So Christianity is not a repudiation of Jewish legalism; it is a repudiation of worldly legalism in favor of the law of Christ. There are ordinances, there are laws, under Christ, laws which are in fact stronger than Jewish laws. Christ gives the substance of which the Old Covenant was a “shadow.” He characterizes his new laws with phrasing that intensifies the old laws: “You have heard it said… but I say unto you…,” for example, teaching that adultery includes even lusting after a woman in one’s heart (Matt. 5:27-28). 

All three types of law—moral, spiritual, and cultic (or “ritual”), are continuous from Judaism to Christianity. The Jewish sabbath was a shadow of the Christian day of Resurrection; the glory of the Resurrection makes the fourth commandment all the more forceful. Just so, the Jewish cults (i.e. worship practices) of circumcision and sacrifice were not annulled in Christ, but fulfilled, lifted up and transfigured into something new. Baptism with water and the trinitarian prayer is the new Christian circumcision, marking us as members of the family of God (rf. 1 Peter 3:20-21, Matt 28:19). The Eucharist—the Church’s on-going sacrifice of the true Body and true Blood of Christ to the Father for our salvation—is the final glorious fulfillment of all Jewish sacrifice, in which Christ himself is our Lamb and Lord, our High priest and our victim, now and for eternity (rf. John 6:53, Matt. 26:26-28). Notably, the Scriptures document in clear detail that both of these Christian rites are in fact instituted and commanded by Christ; they are binding ritual laws for all Christians.  

Newman’s description of Holy Communion as a new ritual law under Christ sums up well the continuity between Judaism and Christianity: “the Paschal feast was a type of our Lord’s atoning death, and therefore has come to an end, as being a type fulfilled; but it has not come to an end without leaving behind it a rite in its place, without reviving, as it were, in a new form; why? because the Jewish Church and the Christian Church are one; and the rules given to the Jewish are in some sort the ritual and the canons of the Christian, though not as Jewish rules; the form, the manner, the virtue being different, the substance the same.”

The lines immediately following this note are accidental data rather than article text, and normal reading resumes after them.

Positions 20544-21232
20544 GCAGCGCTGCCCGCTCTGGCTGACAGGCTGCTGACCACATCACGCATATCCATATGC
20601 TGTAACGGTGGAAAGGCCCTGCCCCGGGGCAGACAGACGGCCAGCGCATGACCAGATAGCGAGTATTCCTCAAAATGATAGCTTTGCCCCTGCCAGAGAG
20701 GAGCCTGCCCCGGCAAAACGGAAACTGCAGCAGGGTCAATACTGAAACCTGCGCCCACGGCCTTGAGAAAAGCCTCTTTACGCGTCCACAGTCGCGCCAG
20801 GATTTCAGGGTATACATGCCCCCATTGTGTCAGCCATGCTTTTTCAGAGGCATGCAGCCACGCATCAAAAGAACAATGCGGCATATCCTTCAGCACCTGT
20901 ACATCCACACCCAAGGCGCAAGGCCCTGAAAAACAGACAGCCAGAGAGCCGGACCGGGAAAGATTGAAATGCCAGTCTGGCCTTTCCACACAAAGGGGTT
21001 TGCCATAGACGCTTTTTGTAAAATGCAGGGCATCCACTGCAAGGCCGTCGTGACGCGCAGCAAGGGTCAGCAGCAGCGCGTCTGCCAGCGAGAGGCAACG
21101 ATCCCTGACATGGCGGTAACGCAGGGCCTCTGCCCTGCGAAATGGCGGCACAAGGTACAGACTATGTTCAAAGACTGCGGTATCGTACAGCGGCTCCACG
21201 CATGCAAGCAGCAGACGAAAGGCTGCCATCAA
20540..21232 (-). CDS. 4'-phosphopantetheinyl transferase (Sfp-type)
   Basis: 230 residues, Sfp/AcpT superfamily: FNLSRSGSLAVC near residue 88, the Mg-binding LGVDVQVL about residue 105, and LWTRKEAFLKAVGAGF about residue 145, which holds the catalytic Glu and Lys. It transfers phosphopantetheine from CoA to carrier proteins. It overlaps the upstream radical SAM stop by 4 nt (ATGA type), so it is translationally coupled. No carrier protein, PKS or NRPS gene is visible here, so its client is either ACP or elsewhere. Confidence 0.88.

As St. Philip the Apostle opened the Ethiopian eunuch’s understanding of Isaiah’s prophecy in the light of Christ, so we look to the Old Testament to see the shape of the New Law of the Church through the substance, which is Christ (Acts 8:26-40). Judaism is the trunk on which has grown the glorious branches, foliage and fruit of Christ and His Church.  

In today’s democratic age, which does not lack its strengths and virtues, a prevalent weakness is discomfort with and even ire against any kind of mediation or intermediaries; that is, everything in heaven and earth is expected immediately, not just instantly, but in a manner that places the individual on top, at the fore-front, beyond any hint of hierarchy or higher authority or distinctions. But we must of first importance ask what Christ Himself has willed, instituted, and commanded, lest we assume to our own perdition that whatever is self-pleasing, convenient, or easy for ourselves must be what a kind and benign Christ wants. This would be to follow a “doctrine of man,” and to miss those of God. Whether the questions are about Mary or the Church, Sacraments or the Saints, perhaps, with Newman’s prayerful aid, we might simply ask cheerful questions about discerning what Christ Himself wishes, what he has decreed and commanded, and look to Scripture with renewed Christian eyes.